This bot lets science make your Tinder swipes for you - Technical.ly Brooklyn

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Dec. 14, 2015 9:35 am

This bot lets science make your Tinder swipes for you

Brooklyn's Nicole He has built the True Love Tinder Robot, which will “find you love, guaranteed.”

The True Love Tinder Robot is a project by Brooklyn's Nicole He.

(Courtesy photo)

As mothers have been saying for millennia, choosing the right person is entirely too important a decision to make for yourself, so stop trusting your eyes and your heart to make the right swipes on Tinder, and let this beautiful computer do it for you.

It’s called the True Love Tinder Robot, and it was made by Brooklyn’s Nicole He, a graduate student at NYU’s Interactive Telecommunications Program (ITP).

“In a time when it’s very normal for couples to meet online, we trust that algorithms on dating sites can find us suitable partners,” He explained on her site. “Simultaneously, we use consumer biometric devices to tell us what’s going on with our bodies and what we should do to be healthy and happy. Maybe it’s not a stretch to consider what happens when we combine these things.”

The True Love Tinder Robot in action.

What true love looks like. (Courtesy GIF)

To use the bot, the love-seeker puts their phone down in front of the robot hand with Tinder open and puts their hands in the sensors, He explained on her blog. As you look at each profile, the robot talks talks to you, judging the prospects each potential life-mate has for you.

“Hello human, I am the True Love Tinder Robot. I’m going to help you find love. You can trust me because I’m robot,” the bot says in a video He posted.

“I can read your feelings. No match here,” the bot continues. “Determine if this person has any value. Nope. Can you see yourself spending your life with this person? You’re not very picky are you?”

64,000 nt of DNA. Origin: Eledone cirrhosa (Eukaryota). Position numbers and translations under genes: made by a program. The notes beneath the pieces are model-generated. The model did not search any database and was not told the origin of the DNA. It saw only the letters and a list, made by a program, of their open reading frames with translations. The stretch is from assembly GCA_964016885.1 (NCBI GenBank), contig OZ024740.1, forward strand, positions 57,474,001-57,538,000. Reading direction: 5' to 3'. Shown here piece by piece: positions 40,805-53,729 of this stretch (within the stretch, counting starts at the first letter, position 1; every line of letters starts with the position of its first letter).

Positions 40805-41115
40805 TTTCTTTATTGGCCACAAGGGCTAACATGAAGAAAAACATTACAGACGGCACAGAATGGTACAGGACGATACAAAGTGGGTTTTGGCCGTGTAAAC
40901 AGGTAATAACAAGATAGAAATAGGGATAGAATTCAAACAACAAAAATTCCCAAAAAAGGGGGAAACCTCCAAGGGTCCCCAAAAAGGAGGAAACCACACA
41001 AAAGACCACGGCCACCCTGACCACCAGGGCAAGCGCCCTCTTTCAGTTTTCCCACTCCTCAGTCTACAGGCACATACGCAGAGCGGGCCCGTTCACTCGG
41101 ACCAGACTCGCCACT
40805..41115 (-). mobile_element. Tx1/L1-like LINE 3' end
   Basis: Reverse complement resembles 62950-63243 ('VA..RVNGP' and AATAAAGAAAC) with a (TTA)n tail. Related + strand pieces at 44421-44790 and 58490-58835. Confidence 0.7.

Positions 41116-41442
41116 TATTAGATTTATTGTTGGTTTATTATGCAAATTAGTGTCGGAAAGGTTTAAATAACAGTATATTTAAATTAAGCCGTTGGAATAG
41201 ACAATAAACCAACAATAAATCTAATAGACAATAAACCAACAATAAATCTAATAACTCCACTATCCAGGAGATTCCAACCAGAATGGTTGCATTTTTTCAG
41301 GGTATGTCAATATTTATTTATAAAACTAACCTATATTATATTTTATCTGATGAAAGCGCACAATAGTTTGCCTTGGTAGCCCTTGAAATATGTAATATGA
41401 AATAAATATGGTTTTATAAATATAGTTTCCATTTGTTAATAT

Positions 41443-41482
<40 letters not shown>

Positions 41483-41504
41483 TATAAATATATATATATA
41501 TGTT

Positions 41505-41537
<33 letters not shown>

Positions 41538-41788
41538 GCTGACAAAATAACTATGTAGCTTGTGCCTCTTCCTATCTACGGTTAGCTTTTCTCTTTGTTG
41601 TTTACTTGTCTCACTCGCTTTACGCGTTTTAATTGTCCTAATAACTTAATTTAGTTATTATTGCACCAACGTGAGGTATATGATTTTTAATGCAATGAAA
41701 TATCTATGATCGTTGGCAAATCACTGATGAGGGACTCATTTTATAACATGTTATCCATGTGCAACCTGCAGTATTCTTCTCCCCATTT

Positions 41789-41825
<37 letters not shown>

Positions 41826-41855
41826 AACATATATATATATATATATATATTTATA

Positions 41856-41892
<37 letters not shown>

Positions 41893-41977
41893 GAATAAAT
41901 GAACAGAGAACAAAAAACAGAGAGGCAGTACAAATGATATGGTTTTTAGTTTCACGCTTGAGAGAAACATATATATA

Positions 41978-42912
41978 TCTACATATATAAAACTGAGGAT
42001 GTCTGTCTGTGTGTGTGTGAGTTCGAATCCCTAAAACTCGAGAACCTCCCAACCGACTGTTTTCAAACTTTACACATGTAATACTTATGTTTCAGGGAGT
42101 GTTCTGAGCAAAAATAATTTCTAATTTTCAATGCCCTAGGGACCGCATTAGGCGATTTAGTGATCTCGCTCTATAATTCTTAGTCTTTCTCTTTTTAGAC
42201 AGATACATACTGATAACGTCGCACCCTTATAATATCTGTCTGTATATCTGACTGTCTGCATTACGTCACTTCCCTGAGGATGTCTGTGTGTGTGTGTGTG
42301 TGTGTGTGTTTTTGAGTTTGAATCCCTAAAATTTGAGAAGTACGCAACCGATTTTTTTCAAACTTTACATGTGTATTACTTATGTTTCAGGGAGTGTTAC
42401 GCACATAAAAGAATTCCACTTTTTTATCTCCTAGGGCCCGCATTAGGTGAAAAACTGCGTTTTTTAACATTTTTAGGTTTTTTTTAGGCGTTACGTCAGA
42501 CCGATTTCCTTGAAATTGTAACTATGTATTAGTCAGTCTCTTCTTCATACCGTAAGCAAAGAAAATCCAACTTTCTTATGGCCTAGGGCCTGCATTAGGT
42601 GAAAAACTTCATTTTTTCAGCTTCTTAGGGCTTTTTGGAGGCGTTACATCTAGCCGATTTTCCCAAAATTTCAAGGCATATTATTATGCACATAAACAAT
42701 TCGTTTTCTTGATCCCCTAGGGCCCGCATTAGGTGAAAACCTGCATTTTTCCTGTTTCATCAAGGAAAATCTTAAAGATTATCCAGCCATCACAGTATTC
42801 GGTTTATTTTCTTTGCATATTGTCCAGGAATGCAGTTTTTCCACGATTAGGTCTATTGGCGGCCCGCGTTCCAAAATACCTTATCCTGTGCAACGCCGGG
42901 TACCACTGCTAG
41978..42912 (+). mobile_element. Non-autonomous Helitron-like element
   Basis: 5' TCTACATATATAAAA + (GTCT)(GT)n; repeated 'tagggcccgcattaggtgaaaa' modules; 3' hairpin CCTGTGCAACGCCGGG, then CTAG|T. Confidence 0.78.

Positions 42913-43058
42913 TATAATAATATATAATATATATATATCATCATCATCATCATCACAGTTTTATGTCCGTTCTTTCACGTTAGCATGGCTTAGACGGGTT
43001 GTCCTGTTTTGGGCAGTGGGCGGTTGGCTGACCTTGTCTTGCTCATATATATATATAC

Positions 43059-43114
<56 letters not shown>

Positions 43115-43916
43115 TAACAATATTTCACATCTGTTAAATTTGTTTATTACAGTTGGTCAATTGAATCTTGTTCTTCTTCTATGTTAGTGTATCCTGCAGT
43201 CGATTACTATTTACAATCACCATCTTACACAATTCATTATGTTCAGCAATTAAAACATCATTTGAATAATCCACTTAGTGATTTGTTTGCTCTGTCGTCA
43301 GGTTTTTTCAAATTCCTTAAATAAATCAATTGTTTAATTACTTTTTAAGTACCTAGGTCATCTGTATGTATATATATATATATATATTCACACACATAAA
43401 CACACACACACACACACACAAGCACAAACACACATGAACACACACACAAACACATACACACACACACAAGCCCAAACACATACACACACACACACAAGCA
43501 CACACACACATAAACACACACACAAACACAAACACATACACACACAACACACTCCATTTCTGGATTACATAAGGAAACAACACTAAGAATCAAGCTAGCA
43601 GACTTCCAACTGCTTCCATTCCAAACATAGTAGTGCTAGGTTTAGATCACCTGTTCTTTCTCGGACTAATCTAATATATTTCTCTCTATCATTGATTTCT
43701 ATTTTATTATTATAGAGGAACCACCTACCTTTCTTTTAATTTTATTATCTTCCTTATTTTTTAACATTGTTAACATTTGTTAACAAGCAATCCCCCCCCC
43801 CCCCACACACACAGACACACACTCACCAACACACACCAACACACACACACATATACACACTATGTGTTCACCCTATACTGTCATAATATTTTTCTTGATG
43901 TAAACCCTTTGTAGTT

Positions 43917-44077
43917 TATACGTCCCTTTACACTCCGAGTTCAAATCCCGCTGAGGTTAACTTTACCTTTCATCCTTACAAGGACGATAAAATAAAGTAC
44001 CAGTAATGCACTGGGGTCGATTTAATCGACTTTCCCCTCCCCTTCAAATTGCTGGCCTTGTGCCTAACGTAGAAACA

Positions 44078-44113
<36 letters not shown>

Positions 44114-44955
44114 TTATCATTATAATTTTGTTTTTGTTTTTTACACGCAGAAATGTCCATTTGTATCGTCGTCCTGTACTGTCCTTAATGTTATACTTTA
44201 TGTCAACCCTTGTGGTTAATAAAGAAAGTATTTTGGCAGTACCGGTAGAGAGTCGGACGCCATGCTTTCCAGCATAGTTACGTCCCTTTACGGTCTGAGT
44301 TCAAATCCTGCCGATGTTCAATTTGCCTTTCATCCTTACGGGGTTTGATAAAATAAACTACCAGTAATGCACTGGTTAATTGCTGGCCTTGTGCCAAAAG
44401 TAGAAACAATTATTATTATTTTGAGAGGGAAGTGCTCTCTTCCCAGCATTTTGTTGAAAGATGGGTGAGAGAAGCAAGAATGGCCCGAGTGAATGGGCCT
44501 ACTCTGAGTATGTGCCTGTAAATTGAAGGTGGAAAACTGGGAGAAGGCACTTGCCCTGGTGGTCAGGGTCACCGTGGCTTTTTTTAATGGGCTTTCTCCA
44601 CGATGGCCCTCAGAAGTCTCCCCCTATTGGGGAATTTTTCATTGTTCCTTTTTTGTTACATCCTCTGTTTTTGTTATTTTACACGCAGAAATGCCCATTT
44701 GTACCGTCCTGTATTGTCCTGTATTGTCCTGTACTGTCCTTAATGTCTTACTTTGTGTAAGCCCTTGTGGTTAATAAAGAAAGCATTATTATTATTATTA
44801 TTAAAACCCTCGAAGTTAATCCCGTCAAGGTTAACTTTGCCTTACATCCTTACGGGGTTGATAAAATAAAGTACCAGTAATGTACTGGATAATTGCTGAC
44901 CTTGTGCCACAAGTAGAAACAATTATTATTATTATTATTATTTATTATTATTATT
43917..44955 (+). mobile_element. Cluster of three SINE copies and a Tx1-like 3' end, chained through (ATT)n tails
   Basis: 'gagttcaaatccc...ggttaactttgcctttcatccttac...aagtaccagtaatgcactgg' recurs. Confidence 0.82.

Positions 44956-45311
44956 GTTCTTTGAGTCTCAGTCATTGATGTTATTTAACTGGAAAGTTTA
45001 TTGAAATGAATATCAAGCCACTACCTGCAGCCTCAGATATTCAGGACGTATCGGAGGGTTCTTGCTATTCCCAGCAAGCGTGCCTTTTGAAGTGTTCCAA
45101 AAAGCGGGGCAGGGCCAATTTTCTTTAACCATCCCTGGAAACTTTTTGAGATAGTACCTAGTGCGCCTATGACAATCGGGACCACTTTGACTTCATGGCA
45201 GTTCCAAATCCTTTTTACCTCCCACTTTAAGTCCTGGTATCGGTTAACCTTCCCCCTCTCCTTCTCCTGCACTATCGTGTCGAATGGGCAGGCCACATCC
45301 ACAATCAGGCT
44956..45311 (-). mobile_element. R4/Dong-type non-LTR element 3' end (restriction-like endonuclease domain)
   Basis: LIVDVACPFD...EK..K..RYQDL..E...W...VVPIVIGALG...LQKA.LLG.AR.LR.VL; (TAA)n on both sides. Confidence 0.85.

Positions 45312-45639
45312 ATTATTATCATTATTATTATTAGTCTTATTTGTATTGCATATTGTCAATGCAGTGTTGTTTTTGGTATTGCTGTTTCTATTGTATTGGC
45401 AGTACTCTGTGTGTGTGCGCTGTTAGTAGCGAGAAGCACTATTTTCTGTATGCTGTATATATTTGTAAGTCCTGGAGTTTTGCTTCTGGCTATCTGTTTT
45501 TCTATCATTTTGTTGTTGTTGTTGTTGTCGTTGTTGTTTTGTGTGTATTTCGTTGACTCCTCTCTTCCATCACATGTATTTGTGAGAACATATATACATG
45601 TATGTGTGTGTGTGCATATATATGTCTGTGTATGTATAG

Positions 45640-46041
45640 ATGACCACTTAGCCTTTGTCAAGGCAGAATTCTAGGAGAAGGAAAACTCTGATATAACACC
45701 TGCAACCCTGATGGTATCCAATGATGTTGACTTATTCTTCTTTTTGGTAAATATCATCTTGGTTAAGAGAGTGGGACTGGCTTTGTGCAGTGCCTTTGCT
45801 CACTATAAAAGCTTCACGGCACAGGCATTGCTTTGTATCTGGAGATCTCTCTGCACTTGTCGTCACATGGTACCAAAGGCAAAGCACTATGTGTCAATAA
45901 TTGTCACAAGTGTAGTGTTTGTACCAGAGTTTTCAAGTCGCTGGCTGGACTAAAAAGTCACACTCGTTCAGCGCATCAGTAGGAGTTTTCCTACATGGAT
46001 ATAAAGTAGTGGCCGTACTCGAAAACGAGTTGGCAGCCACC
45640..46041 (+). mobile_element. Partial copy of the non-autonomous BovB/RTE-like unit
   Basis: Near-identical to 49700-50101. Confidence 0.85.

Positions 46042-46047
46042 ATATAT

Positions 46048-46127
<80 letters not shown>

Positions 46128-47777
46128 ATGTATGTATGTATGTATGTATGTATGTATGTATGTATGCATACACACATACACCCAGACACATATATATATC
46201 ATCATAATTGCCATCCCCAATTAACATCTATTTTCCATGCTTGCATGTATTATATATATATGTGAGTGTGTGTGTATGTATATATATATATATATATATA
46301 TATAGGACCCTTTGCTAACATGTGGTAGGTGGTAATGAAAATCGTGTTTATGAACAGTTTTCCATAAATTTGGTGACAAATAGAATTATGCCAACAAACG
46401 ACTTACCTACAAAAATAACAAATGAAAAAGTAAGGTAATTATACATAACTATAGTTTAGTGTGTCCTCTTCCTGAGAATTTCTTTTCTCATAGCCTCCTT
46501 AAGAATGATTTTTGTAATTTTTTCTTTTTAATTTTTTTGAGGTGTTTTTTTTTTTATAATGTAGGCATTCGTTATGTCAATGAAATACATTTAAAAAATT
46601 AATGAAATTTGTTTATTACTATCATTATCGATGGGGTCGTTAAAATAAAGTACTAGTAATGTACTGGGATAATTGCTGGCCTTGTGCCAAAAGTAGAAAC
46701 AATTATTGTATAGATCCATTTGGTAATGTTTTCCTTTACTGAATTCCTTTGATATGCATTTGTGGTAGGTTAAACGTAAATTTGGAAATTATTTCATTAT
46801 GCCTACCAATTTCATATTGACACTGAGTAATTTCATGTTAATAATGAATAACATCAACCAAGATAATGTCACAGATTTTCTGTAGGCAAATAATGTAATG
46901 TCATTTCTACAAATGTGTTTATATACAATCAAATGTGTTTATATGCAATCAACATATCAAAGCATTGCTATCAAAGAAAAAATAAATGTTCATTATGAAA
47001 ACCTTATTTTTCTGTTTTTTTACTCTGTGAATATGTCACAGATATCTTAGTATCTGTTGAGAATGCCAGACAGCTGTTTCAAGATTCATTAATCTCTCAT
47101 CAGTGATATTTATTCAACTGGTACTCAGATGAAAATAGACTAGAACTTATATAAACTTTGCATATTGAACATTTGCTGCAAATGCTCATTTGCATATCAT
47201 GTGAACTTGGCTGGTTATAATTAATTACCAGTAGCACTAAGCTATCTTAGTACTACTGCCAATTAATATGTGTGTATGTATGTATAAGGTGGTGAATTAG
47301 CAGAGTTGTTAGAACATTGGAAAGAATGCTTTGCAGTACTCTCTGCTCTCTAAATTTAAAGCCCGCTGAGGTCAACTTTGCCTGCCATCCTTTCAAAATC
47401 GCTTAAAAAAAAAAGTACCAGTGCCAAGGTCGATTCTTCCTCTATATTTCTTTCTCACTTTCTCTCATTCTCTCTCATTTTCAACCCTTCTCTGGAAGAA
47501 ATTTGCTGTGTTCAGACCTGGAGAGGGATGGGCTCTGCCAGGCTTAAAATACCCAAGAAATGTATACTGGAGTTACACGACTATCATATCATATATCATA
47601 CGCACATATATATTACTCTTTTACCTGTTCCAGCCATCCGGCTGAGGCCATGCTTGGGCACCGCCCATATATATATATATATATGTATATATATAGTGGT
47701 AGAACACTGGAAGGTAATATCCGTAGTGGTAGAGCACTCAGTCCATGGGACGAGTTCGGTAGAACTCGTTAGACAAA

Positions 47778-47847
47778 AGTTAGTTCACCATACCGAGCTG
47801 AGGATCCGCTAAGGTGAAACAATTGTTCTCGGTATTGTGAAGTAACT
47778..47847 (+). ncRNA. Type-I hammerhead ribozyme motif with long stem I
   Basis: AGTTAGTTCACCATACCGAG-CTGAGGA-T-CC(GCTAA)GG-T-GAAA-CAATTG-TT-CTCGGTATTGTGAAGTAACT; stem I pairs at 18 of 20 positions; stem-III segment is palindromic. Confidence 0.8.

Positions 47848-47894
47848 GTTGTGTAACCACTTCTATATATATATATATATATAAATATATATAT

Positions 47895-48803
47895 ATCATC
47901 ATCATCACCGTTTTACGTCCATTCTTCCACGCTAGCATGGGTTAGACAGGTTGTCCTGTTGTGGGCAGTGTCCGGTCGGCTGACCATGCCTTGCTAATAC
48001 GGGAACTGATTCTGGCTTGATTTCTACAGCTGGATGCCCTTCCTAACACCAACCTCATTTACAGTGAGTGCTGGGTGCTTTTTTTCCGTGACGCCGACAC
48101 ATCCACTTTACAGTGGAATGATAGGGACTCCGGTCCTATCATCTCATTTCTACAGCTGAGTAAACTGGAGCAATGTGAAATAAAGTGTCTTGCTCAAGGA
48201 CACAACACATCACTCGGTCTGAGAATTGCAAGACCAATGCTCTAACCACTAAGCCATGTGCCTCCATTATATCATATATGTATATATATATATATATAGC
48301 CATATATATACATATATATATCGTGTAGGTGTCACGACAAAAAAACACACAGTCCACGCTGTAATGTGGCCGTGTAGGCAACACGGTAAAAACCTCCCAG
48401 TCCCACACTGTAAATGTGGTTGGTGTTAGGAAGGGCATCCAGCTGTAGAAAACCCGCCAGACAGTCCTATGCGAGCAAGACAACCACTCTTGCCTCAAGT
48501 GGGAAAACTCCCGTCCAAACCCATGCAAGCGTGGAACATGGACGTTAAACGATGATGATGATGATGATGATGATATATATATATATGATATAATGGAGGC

He made the bot using Arduino, a text-to-speech module, a galvanic skin-response sensor and some nifty engineering work. The idea came to her in a dream, she said. She woke up and wrote the idea down on her phone before she forgot it. The robot will be her final project in two of her ITP classes.

The project is completely open-source, and you can check out the code for it on her GitHub.

Arduino and galvanic sensors aside, the piece resonates as art, as well. More than 1,400 people retweeted He’s tweet showing the robot at work in under a day. One thing many people are facing, as we continue to progress into the future, is how much emotion and decision making can be replaced by artificial intelligence. Can and should computers make decisions for us? And to what extent? Is there an underlying intuition that remains uniquely human, and is that superior to anything technology can replicate, and anything technology will ever be able to replicate? And (I’ll stop now, but) has our use of technology to tell us how much to sleep, what to eat, when to exercise, how to spend money, what music we’ll like, where to go to dinner and who to love, sapped us of some of the small joys of being alive humans with agency? Is it the case not just that computers are becoming more like us, but also that we may be becoming more like computers?

In a Q & A on her site, He answers whether this project is actually scientific.

“Definitely, absolutely, 100% no doubt.”

You can try out the True Love Tinder Bot for yourself at the ITP Winter Show Dec. 20-21.

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Tyler Woods

Tyler Woods is the lead reporter for Technical.ly Brooklyn. His work has previously appeared in the San Francisco Chronicle, the Houston Chronicle, CT Financial News and the New Canaan News. There's little he loves more than great tweets on Twitter.com.

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